A Quincy Police officer helped to prevent further damage in a gift card scam involving an 87-year-old victim.
The Quincy Police Department posted on Facebook about a driver named Richard Spencer, who had picked up an 87-year-old woman who had asked to be taken to Walmart.
The driver, working for Yellow Cab, was told during the ride that the woman needed to buy more gift cards for her grandson, who was supposedly in trouble.
"She was an elderly woman and she purchased two $2,000 gift cards," Spencer said. "I think it's the most reprehensible scumbag crime you can do."
Another driver told Spencer that the woman had gone to a store earlier and bought two gift cards, each with a value of $2,000, and Spencer immediately brought the woman to the Quincy Police Station with the belief that the grandmother had been scammed.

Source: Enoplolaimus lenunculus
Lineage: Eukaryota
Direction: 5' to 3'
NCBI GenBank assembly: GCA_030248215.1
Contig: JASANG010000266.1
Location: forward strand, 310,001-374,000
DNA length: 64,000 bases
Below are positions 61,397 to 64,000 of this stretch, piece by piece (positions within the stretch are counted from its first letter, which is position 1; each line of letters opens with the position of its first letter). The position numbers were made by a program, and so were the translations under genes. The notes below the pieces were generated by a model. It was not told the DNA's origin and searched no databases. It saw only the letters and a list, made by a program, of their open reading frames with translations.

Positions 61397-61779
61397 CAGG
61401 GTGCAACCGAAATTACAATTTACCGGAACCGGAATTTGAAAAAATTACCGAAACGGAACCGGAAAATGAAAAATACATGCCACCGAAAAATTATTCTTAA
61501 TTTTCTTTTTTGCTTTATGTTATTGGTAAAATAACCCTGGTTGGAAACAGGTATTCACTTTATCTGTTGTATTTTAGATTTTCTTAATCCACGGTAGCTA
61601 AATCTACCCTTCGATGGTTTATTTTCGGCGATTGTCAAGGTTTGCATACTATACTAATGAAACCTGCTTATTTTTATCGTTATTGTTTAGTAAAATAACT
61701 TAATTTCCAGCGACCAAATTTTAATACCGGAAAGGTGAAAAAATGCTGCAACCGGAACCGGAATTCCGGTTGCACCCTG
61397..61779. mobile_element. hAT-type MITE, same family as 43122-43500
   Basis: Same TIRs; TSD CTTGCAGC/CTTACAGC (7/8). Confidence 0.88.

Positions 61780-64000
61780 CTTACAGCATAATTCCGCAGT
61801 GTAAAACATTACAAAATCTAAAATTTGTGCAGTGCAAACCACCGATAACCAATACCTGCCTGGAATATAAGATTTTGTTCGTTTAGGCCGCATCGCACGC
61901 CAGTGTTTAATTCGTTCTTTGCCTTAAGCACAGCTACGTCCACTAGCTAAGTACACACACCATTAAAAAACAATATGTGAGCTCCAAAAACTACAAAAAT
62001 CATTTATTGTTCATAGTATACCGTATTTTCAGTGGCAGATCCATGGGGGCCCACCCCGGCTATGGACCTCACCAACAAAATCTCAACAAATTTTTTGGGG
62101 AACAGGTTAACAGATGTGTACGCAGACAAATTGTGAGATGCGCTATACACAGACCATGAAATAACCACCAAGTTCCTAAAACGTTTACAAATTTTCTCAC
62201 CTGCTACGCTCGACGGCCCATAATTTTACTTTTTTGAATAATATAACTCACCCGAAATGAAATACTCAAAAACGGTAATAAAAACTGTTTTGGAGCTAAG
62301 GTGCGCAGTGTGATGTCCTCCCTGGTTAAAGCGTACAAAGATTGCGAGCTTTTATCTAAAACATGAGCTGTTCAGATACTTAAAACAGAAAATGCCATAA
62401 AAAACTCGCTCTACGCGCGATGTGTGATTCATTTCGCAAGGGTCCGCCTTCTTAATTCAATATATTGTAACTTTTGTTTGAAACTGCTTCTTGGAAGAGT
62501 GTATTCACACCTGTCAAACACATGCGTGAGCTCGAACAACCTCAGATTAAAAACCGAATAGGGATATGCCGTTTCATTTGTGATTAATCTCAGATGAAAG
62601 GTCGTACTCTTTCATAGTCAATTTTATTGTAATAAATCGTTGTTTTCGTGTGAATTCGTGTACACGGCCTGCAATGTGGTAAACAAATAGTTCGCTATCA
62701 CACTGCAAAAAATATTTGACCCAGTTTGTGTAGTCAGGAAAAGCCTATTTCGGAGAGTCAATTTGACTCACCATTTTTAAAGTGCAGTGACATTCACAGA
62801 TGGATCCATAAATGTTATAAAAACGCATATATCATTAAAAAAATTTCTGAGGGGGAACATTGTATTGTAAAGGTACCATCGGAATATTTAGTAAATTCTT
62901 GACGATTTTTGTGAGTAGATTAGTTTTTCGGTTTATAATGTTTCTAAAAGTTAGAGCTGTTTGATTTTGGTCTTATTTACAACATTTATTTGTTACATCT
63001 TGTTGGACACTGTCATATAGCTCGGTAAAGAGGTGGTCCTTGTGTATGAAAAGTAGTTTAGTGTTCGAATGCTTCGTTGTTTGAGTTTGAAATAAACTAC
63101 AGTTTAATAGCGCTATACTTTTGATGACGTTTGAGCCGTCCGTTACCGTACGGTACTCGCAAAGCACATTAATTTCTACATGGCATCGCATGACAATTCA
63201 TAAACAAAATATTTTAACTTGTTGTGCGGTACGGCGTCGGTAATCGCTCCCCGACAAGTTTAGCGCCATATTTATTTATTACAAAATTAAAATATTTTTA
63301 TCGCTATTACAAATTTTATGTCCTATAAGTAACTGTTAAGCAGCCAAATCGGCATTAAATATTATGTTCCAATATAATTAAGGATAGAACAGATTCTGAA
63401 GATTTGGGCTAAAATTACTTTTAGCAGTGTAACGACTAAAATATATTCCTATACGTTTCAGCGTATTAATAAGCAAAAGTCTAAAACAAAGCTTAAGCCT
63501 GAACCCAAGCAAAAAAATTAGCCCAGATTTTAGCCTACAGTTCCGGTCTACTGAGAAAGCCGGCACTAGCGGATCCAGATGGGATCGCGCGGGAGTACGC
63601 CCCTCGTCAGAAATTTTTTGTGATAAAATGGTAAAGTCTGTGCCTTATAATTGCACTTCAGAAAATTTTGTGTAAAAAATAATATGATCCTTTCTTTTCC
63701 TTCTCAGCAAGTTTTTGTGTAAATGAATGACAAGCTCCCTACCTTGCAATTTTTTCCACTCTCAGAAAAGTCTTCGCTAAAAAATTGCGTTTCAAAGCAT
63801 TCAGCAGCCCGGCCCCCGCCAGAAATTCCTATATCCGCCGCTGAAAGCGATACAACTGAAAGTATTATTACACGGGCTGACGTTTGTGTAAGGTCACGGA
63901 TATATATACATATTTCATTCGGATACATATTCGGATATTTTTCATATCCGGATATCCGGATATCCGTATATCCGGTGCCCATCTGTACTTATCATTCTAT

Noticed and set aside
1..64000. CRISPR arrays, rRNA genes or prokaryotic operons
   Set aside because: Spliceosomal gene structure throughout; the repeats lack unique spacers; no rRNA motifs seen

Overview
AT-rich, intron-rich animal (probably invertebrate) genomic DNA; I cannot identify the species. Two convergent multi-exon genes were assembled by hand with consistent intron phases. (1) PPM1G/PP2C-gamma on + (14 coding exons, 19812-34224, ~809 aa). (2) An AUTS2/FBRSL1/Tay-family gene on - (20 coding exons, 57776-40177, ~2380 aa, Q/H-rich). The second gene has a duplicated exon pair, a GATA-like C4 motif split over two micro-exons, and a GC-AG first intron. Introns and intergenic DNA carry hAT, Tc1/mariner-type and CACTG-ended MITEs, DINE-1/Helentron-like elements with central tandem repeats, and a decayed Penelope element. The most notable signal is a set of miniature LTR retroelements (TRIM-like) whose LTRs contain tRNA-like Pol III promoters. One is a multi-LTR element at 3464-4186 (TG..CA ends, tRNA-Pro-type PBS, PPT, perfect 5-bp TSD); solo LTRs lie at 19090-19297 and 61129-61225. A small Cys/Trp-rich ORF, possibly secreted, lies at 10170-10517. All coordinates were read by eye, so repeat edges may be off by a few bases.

“I said I believe you’re being scammed and we’re gonna try to save you some money," Spencer said.
The woman told police she got a call from a man identifying himself as her grandson, saying he was in a car accident and needed her to send him gift cards to prevent him from going to jail.
The man gave her specific instructions to call a cab, go to a specific store and buy two gift cards before calling back and giving the gift card and pin numbers.
"This, ladies and gentlemen, is a text-book 'Grandparent Scam,'" police said in their post. "While the victim in this scam may be out $4,000 (which is a substantial amount of money), it could have been much, much worse."
The cab driver's kindness didn't end there, as he drove the victim to a bank to try and help even more.
"“The bank manager took care of business and closed her accounts," Spencer said. "Hopefully it was soon enough.”
Spencer said he's hopeful Home Depot can help cancel those cards, and said the incident hit home on a personal note, helping to spring him into action.
"I have an 87-year-old mother," he said.
Police sent out a warning to cashiers and others working in stores, pleading for them to make sure gift card sales make sense before completely them, asking for employees to ask questions to try and prevent further scams.
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